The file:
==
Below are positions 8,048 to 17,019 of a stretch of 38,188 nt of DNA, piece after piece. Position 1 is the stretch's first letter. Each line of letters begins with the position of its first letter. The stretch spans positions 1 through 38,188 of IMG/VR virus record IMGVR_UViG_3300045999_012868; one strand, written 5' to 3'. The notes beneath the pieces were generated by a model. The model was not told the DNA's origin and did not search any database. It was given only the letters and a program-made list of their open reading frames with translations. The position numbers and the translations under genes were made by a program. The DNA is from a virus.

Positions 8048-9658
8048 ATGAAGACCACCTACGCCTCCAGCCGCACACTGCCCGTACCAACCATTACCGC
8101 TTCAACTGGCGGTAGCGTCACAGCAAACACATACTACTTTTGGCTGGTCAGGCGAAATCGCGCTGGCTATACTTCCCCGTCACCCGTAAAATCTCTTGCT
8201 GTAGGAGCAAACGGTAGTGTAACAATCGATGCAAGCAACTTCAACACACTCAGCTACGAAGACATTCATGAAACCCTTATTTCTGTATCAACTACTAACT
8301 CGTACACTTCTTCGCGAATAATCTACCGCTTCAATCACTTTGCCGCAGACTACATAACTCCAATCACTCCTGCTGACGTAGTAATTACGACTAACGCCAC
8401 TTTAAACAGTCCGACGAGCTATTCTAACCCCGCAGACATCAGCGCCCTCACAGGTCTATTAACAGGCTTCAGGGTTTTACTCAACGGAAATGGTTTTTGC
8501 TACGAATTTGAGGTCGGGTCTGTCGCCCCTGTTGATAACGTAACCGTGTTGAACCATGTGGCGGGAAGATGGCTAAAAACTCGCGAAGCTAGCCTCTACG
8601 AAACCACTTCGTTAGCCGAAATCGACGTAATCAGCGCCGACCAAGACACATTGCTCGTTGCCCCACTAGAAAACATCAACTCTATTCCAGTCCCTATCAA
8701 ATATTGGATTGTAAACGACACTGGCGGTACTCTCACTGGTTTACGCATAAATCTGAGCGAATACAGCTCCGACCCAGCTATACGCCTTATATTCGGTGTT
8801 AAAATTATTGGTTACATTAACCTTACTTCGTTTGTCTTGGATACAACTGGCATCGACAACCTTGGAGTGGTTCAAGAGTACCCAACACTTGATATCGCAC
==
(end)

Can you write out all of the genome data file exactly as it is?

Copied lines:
Below are positions 8,048 to 17,019 of a stretch of 38,188 nt of DNA, piece after piece. Position 1 is the stretch's first letter. Each line of letters begins with the position of its first letter. The stretch spans positions 1 through 38,188 of IMG/VR virus record IMGVR_UViG_3300045999_012868; one strand, written 5' to 3'. The notes beneath the pieces were generated by a model. The model was not told the DNA's origin and did not search any database. It was given only the letters and a program-made list of their open reading frames with translations. The position numbers and the translations under genes were made by a program. The DNA is from a virus.

Positions 8048-9658
8048 ATGAAGACCACCTACGCCTCCAGCCGCACACTGCCCGTACCAACCATTACCGC
8101 TTCAACTGGCGGTAGCGTCACAGCAAACACATACTACTTTTGGCTGGTCAGGCGAAATCGCGCTGGCTATACTTCCCCGTCACCCGTAAAATCTCTTGCT
8201 GTAGGAGCAAACGGTAGTGTAACAATCGATGCAAGCAACTTCAACACACTCAGCTACGAAGACATTCATGAAACCCTTATTTCTGTATCAACTACTAACT
8301 CGTACACTTCTTCGCGAATAATCTACCGCTTCAATCACTTTGCCGCAGACTACATAACTCCAATCACTCCTGCTGACGTAGTAATTACGACTAACGCCAC
8401 TTTAAACAGTCCGACGAGCTATTCTAACCCCGCAGACATCAGCGCCCTCACAGGTCTATTAACAGGCTTCAGGGTTTTACTCAACGGAAATGGTTTTTGC
8501 TACGAATTTGAGGTCGGGTCTGTCGCCCCTGTTGATAACGTAACCGTGTTGAACCATGTGGCGGGAAGATGGCTAAAAACTCGCGAAGCTAGCCTCTACG
8601 AAACCACTTCGTTAGCCGAAATCGACGTAATCAGCGCCGACCAAGACACATTGCTCGTTGCCCCACTAGAAAACATCAACTCTATTCCAGTCCCTATCAA
8701 ATATTGGATTGTAAACGACACTGGCGGTACTCTCACTGGTTTACGCATAAATCTGAGCGAATACAGCTCCGACCCAGCTATACGCCTTATATTCGGTGTT
8801 AAAATTATTGGTTACATTAACCTTACTTCGTTTGTCTTGGATACAACTGGCATCGACAACCTTGGAGTGGTTCAAGAGTACCCAACACTTGATATCGCAC